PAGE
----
HOME >> BIOLOGY >> NEWS
UCI scientists use near real-time sensor data to detect coastal ocean pollution

Irvine, Calif., Sept. 18, 2006 -- A discovery by UC Irvine scientists could help public health officials know instantly when pollution has moved into the coastal ocean -- a breakthrough that could enable authorities to post warnings or close beaches in minutes rather than days.

The new technique analyzes temperature and salinity data collected by sensors located in the water along the Southern California coast. Researchers found that fluctuations in the sensor data correlate with changes in water quality as soon as they occur. This type of analysis may lead to detection methods that are far faster than the current method of physically collecting water and testing it in a lab.

"Decisions to post a warning or close a beach are currently made one to three days after a sample is collected. This would be fine if you were testing water that sits in a tub, but ocean currents are highly dynamic, and water quality varies hour by hour and minute to minute," said Stanley B. Grant, professor of chemical engineering and materials science at UCI. "Our research shows that near real-time sensor data can be used to detect changes in the state of the coastal ocean -- information that could, in concert with traditional monitoring data and new ocean observing systems, eventually result in the creation of an up-to-the-minute water-quality report accessible by the public on the Internet."

Grant, along with Brett F. Sanders, associate professor of civil and environmental engineering, and graduate student Youngsul Jeong published their research in the current online issue of Environmental Science and Technology.

Coastal ocean observing systems -- devices that use technology to sense environmental conditions -- collect large amounts of data such as temperature, salinity and water level. The data is streamed in near real-time via the Internet for scientists and coastal managers to process and interpret.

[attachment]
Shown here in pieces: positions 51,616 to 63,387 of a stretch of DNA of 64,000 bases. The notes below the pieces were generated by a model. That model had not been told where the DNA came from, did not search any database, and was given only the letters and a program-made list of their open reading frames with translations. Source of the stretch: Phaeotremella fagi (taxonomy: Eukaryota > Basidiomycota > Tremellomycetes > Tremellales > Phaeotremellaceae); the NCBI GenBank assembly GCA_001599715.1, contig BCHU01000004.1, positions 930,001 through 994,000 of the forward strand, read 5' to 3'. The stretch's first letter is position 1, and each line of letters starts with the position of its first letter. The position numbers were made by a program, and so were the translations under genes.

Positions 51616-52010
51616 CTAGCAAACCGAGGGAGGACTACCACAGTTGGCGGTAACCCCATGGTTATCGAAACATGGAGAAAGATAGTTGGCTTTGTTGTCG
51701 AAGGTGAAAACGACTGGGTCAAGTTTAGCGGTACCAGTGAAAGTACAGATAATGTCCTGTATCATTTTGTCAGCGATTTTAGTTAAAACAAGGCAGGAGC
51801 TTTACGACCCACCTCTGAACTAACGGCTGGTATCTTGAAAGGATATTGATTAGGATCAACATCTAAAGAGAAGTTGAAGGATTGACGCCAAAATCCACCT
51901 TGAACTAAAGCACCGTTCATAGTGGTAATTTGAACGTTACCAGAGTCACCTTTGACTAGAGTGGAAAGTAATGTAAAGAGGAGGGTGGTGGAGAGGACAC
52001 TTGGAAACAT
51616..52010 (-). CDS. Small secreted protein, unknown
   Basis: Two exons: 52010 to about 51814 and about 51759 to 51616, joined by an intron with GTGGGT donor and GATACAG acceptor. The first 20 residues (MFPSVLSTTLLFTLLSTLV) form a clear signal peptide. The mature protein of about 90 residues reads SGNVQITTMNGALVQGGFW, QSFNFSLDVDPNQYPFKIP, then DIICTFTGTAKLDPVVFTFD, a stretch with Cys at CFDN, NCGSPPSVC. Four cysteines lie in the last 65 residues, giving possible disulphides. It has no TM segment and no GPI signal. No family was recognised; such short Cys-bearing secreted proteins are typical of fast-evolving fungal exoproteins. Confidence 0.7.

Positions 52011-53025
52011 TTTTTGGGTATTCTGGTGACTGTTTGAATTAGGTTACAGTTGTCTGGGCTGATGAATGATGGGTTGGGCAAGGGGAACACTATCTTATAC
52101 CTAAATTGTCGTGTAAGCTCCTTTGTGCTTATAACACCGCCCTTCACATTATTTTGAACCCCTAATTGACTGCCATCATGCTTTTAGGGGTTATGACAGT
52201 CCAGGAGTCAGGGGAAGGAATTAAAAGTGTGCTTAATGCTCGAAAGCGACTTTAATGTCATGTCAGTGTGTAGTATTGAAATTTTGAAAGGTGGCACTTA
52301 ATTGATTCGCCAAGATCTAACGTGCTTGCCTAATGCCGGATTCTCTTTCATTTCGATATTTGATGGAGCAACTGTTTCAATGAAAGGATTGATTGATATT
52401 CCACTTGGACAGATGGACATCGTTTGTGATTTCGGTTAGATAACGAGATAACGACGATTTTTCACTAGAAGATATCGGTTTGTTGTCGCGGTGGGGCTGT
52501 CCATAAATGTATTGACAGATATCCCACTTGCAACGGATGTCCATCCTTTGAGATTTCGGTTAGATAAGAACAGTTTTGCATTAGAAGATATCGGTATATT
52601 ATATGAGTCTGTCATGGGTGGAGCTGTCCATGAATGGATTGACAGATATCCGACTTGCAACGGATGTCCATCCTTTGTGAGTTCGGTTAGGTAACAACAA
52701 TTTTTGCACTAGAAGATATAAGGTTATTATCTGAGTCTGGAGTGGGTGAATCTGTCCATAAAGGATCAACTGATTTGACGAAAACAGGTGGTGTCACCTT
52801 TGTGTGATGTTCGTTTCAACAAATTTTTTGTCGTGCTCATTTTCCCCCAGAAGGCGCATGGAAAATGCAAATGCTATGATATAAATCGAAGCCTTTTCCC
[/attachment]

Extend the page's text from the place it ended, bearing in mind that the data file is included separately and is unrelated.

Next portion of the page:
These sensors cannot measure bacteri
'"/>

Contact: Jennifer Fitzenberger
jfitzen@uci.edu
949-824-3969
University of California - Irvine
18-Sep-2006


Page: 1 2 3

Related biology news :

1. UK scientists working to help cut ID theft
2. Smithsonian scientists show differing patterns of rainforest biodiversity
3. Weizmann Institute scientists discover a control mechanism for metastasis
4. Cornell scientists link E. coli bacteria to Crohns disease
5. UCLA scientists produce functioning neurons from human embryonic stem cells
6. ASBMB taps 8 scientists and 1 politician for top awards
7. UF, French scientists seek test to detect gene doping in athletes
8. In a first, Einstein scientists discover the dynamics of transcription in living mammalian cells
9. Forsyth scientists gain new understanding of adult stem cell regulation
10. Nanotechnology helps scientists make bendy sensors for hydrogen vehicles
11. After a decades-long search, scientists identify new genetic risk factors for multiple sclerosis

Post Your Comments:
*Name:
*Comment:
*Email:


(Date:3/30/2017)... , March 30, 2017 The research ... system for three-dimensional (3D) fingerprint identification by adopting ground breaking 3D ... a new realm of speed and accuracy for use in identification, ... an affordable cost. ... ...
(Date:3/29/2017)...  higi, the health IT company that operates the ... , today announced a Series B investment from ... The new investment and acquisition accelerates higi,s strategy to ... population health activities through the collection and workflow integration ... collects and secures data today on behalf of over ...
(Date:3/27/2017)... N.Y. , March 27, 2017  Catholic ... Information and Management Systems Society (HIMSS) Analytics for ... EMR Adoption Model sm . In addition, CHS ... of U.S. hospitals using an electronic medical record ... for its high level of EMR usage in ...
Breaking Biology News(10 mins):
(Date:10/11/2017)... (PRWEB) , ... October 11, 2017 , ... ... pathology, announced today it will be hosting a Webinar titled, “Pathology is going ... Pathology Associates , on digital pathology adoption best practices and how Proscia improves ...
(Date:10/11/2017)... ... October 11, 2017 , ... Singh Biotechnology today announced that ... SBT-100, its novel anti-STAT3 (Signal Transducer and Activator of Transcription 3) B VHH13 ... cross the cell membrane and bind intracellular STAT3 and inhibit its function. Dysregulation ...
(Date:10/10/2017)... 2017 International research firm Parks Associates announced today ... the TMA 2017 Annual Meeting , October 11 in ... home security market and how smart safety and security products impact the ... Parks Associates: Smart Home Devices: ... "The residential security market has experienced ...
(Date:10/9/2017)... ... , ... The award-winning American Farmer television series will feature 3 Bar Biologics ... at 8:30aET on RFD-TV. , With global population estimates nearing ten billion people ... to feed a growing nation. At the same time, many of our valuable resources ...
Breaking Biology Technology:
Cached News: